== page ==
5. Appeal plan decisions. The worst-case scenario is that a request for a treatment is turned down. Every decision, however, can be appealed, a process that your insurer should provide instructions on in its denial letter.
Part D Beneficiary Appeals Fairness Act
Specialty Tiers and the Patient Protection and Affordable Care Act (Affordable Care Act or ACA)
There are a number of provisions in the Affordable Care Act that facilitate access to specialty medications.
1. End of pre-existing conditions
Health insurance companies can no longer refuse to cover people or charge people more because they have a pre-existing condition. They also can’t charge women more than men. And once an individual is insured, the insurance company cannot refuse to cover treatment due to a person's pre-existing condition.
2. Essential health benefits
All qualified health plans (QHPs) offered through the Health Insurance Marketplace are required to cover at least the items and services outlined in the ten essential health benefit categories. Prescription drugs are included as one of these categories.
The ACA also dictates the number and type of prescription drugs that must be covered by QHPs. In the final rule, QHPs are required to:
1) Cover at least the greater of: (i) One drug in every United States Pharmacopeia (USP) category and class; or (ii) The same number of prescription drugs in each category and class in each state's EHB-benchmark plan; and
2) Submit its drug list to the Exchange, the State, or Office of Personnel Management (OPM) for approval.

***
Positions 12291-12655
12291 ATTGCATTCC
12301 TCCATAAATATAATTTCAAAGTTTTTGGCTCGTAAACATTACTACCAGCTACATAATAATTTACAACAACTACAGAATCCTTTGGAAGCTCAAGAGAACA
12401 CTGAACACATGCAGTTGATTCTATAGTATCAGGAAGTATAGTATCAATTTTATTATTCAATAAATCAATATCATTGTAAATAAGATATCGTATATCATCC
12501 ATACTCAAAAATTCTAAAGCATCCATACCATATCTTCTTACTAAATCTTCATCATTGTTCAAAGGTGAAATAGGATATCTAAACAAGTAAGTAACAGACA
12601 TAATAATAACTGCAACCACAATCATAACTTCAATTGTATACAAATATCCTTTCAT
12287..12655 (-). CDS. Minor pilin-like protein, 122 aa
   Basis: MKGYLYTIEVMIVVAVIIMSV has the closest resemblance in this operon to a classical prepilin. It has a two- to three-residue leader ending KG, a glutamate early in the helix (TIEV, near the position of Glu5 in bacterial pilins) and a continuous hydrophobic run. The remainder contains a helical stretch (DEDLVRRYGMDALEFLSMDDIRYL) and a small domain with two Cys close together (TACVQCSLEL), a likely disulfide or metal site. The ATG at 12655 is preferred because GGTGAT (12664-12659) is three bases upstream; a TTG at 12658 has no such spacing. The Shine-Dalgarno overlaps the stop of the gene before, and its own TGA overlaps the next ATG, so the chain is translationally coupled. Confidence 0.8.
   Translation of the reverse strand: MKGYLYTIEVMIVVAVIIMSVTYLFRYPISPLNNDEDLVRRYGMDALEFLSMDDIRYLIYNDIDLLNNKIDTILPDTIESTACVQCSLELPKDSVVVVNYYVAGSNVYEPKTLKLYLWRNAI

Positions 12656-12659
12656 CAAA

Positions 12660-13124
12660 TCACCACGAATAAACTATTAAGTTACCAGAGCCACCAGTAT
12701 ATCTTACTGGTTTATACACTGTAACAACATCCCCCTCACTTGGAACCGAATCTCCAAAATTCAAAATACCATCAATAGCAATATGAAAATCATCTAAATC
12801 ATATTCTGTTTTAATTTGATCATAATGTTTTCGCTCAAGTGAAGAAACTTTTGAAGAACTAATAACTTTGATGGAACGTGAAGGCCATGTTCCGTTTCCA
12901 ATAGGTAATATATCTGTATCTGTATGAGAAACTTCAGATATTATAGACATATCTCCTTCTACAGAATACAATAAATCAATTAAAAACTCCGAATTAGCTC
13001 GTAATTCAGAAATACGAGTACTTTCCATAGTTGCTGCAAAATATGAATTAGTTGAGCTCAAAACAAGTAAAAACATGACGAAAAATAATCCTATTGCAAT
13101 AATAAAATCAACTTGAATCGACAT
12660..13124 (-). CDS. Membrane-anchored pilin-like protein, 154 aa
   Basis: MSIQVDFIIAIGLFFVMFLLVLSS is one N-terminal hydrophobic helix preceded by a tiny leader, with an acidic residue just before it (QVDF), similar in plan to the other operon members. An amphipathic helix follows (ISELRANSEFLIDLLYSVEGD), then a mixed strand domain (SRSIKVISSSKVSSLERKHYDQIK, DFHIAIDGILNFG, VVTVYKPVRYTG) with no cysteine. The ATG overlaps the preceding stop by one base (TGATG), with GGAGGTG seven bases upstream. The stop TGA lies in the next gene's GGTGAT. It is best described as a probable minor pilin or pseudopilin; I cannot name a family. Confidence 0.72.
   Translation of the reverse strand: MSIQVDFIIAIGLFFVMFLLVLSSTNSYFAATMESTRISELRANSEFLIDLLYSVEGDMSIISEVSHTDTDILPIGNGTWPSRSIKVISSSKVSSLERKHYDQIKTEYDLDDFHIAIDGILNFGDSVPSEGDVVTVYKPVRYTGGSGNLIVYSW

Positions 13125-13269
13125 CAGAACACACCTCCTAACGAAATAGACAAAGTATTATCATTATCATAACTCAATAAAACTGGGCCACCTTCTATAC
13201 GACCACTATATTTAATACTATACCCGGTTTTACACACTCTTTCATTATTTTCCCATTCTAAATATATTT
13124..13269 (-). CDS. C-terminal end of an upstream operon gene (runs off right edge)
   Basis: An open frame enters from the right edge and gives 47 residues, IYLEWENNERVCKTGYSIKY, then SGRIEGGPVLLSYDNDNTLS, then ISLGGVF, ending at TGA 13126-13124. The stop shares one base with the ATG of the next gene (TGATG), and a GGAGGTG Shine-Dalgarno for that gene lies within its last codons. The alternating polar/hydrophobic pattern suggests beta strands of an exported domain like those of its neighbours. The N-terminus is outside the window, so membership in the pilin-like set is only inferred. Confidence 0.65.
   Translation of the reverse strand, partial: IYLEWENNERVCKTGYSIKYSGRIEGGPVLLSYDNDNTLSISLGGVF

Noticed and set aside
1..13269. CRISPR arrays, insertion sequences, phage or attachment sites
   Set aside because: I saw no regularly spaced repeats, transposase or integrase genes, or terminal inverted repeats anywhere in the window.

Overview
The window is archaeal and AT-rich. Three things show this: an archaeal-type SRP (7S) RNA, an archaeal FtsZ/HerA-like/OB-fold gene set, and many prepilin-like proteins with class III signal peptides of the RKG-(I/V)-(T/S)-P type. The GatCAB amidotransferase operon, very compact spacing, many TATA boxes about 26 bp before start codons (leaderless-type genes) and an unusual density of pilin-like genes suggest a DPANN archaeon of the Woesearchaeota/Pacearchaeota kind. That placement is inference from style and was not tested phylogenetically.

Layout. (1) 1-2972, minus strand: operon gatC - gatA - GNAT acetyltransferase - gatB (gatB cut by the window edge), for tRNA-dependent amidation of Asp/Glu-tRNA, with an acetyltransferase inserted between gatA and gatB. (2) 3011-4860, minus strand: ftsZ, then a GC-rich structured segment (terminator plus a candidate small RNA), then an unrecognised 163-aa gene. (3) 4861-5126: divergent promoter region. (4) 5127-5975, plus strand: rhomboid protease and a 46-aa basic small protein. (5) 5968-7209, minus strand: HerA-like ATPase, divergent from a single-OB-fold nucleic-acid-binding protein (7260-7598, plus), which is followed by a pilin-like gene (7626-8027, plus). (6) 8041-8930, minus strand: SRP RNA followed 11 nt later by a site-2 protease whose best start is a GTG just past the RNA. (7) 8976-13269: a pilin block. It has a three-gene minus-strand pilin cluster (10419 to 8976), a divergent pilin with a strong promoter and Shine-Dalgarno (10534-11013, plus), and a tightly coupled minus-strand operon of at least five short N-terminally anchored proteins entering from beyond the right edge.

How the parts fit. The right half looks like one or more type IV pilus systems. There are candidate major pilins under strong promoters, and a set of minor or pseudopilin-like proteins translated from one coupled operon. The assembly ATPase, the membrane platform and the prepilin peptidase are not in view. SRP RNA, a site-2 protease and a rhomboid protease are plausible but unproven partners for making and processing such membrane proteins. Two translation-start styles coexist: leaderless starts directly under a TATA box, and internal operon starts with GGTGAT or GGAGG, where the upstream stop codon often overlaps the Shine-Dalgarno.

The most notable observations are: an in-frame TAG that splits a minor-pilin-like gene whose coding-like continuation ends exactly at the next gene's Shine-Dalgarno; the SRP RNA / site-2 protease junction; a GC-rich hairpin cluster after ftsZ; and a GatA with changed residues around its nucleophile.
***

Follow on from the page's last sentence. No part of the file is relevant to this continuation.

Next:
3) Have procedures in place that allow an enrollee to request and gain access to clinically appropriate drugs not covered by the health plan.
3. Out-of-pocket maximum
The out-of-pocket maximum is the most that a health insurance beneficiary will pay during a policy period (usually one year) before his/her health insurance or plan starts to pay 100% for covered essential health benefits, which includes prescription drugs. This limit must include deductibles, coinsurance, copayments, or similar charges and any other expenditure required of an individual which is a qualified medical expense. This limit does not have to count premiums, balance billing amounts for non-network providers and other out-of-network cost-sharing, or spending for non-essential health benefits.
Under the ACA, QHPs must "not make coverage decisions, determine reimbursement rates, establish incentive programs, or design benefits in ways that discriminate against individuals because of their age, disability, or expected length of life" (42 U.S. Code § 18022).
This provsion may, under certain circumstances, be applied to the QHPs that discriminate agianst patient groups defined by age, disability, or expected length of life by putting their specialty medications in cost-prohibitive Speicalty Tiers.
1 Blesser Streeter, S., Schwartzberg, L., Husain, N., & Johnsrud, M. (May 2011). Patient and plan characteristics affecting abandonment of oral oncolytic prescriptions. American Journal of Managed Care, 17.
2 Gleason, P., Stamer, C., Gunderson, B., Schafer, L., & Sarran, H. (2009). Association of prescription abandonment with cost share for high-cost specialty pharmacy medications. Journal of Managed Care Pharmacy, 15(8), 648-658.